'Evil enough to kill again'
There are four murderers Detective Senior Sergeant John Rae has locked up who he believes are evil enough to kill again.
Scott Watson is one of them.
"I believe he's a psychopath. He could kill again, easily."
Rae was second in charge of the homicide investigation dubbed Operation Tam – launched after Ben Smart, 21, and Olivia Hope, 17, both from Blenheim, disappeared from Endeavour Inlet in the Marlborough Sounds on New Year's Day 1998. The pair were never seen again.
Watson was found guilty of the double murder and jailed for a minimum of 17 years.
He is scheduled to appear before the Parole Board for the first time next year.
Speaking publicly about the case for the first time, Rae told The Press this week that Watson should never be released from prison.
"He [Watson] has got no social conscience at all and if he doesn't get his own way he could kill someone.
"His greatest power is knowing where the bodies are and not saying. You could try some outrageous torture or what-ever-else and he would go to his grave laughing knowing you'd never got the information out of him."
This week, as the veteran investigator retired, he talked to The Press about his career which spanned 39 years across three police districts.
The Hope-Smart murder inquiry was the biggest case he worked on.
It was also the most controversial. Watson has maintained his innocence and people have questioned whether he was in fact the mystery man seen with Hope and Smart before the trio boarded a yacht and disappeared.
Rae has no doubt police locked up the right man.
"People have become fixated with the case.
"It was the last major case of the millenium, it was circumstantial so lots of people have got queries and questions about 'did the police get it right?' and I've got no problem with anything."
Two blonde strands of hair on a blanket recovered from Watson's sloop Blade were key to the Crown case. The defence argued they could have got mixed up in the laboratory with hairs taken from Hope's bedroom. Rae said this week that cross contamination "didn't happen".
"They've got such high quality assurances they don't even do those things in the same room."
A mystery ketch identified by a key witness early in the investigation was located and inquiries found it was not in Endeavour Inlet when Hope and Smart disappeared, he said.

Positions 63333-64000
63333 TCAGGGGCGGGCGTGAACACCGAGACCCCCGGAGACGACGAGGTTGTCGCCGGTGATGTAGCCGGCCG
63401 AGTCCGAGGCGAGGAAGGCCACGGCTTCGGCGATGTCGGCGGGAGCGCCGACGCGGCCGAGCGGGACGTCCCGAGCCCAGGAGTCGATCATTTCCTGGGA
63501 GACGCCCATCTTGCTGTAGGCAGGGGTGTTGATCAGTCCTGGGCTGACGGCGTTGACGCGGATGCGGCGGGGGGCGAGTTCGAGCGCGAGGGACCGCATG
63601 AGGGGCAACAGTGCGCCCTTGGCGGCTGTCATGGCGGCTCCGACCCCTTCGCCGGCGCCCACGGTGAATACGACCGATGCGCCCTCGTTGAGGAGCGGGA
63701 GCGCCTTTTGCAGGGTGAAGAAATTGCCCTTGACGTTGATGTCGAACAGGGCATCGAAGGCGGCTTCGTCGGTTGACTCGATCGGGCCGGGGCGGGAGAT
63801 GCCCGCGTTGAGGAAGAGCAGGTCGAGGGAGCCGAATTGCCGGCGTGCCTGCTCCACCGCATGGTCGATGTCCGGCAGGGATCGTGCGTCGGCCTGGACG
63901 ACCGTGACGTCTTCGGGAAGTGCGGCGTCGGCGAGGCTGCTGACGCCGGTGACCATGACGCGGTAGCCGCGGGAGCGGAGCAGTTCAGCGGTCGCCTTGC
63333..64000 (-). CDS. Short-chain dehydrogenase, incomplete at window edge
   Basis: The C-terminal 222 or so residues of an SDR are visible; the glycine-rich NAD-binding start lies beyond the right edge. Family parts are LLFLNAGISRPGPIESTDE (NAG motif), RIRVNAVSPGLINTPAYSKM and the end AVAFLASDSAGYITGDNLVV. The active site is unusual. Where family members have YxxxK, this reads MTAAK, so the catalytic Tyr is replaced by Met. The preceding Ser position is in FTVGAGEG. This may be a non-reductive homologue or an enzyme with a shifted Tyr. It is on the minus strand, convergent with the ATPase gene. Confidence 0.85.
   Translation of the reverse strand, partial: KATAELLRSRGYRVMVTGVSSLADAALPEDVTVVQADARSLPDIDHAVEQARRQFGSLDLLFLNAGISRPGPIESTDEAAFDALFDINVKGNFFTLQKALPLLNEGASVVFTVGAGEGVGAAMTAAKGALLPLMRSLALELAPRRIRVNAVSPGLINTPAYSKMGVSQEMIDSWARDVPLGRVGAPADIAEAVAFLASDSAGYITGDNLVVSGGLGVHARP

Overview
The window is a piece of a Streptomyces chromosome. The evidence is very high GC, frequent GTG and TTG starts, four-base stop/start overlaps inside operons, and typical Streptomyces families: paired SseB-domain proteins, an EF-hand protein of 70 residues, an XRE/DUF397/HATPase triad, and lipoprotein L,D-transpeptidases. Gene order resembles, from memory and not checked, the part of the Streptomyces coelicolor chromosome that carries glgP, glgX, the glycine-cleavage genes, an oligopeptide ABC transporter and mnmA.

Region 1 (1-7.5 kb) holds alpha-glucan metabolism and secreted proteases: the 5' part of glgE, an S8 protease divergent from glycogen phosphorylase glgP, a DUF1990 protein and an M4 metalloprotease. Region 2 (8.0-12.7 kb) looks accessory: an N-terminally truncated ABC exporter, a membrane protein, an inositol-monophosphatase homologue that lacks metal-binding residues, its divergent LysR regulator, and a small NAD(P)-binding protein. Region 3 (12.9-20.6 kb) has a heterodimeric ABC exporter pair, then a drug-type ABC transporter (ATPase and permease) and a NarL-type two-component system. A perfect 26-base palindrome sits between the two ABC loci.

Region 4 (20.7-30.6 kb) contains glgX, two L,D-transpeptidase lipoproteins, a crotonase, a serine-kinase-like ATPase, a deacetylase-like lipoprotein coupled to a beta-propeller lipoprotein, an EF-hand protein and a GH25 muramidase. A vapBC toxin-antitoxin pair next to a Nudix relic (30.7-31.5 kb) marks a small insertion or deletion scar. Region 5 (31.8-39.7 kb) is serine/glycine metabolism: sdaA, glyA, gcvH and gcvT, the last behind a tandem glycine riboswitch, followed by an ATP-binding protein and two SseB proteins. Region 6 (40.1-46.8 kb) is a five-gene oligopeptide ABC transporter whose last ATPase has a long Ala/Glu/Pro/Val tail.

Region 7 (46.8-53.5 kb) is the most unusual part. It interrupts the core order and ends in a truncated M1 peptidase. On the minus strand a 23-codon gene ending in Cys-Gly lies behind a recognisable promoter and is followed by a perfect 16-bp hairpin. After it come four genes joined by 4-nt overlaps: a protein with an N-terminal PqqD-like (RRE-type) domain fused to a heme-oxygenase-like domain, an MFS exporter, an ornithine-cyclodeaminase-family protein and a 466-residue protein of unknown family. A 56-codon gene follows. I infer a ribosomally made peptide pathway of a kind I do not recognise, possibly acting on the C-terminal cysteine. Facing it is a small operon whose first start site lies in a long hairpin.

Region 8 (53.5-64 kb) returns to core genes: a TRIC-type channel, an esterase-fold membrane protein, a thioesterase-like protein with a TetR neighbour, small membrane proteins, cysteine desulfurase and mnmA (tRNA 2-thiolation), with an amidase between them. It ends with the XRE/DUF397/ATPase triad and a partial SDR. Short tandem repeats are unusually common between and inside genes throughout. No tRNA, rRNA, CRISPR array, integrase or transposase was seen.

"There's nothing new that's come up since the presentation of that case – not a jolly sausage."
Watson was sexually motivated, Rae said. He lured the tired young couple on to his yacht with the offer of a berth for the night. When they were asleep he cast off and quietly motored away. Police never found a 15kg winch and a length of chain missing from Watson's boat. The pair's bodies were likely dumped overboard in a sleeping bag in Cook Strait, Rae said.
"The aim was to find Ben and Olivia and we failed with that. We got as close as we could because he wouldn't allow us any closer."
Rae said three other convicted killers were also capable of doing so again.
Richard Lyall Genge was one of three men who raped and murdered Anne Marie Ellens, 22, in the grounds of Christchurch East school in 1994.
Rae worked on the case and said Genge’s ‘‘actions at the scene as to how the girl was treated and the callous way in which she was killed’’ were chilling and because he ‘‘exhibited really outrageous behaviour’’ he feared Genge was evil.
Richard Tuhoro and another man murdered bottle-store attendant Glen Payne, 23, who was shot dead at the Caledonian Hotel in 1997.
‘‘He instigated the aggravated robbery at the Caledonian’’ and before the group committed the robbery he fired the gun and ‘‘thought it was a great joke’’.
‘‘He was right into this killer music. Outrageous crap from the States. He certainly is a real serious risk.’’
Jeremy George McLaughlin murdered Jade Bayliss, 13, before torching her family’s Barrington St home in 2011. He had previously killed another teenager in Australia.
‘‘He killed once in Australia and then he was quite happy to murder a defenceless young girl in New Zealand.’’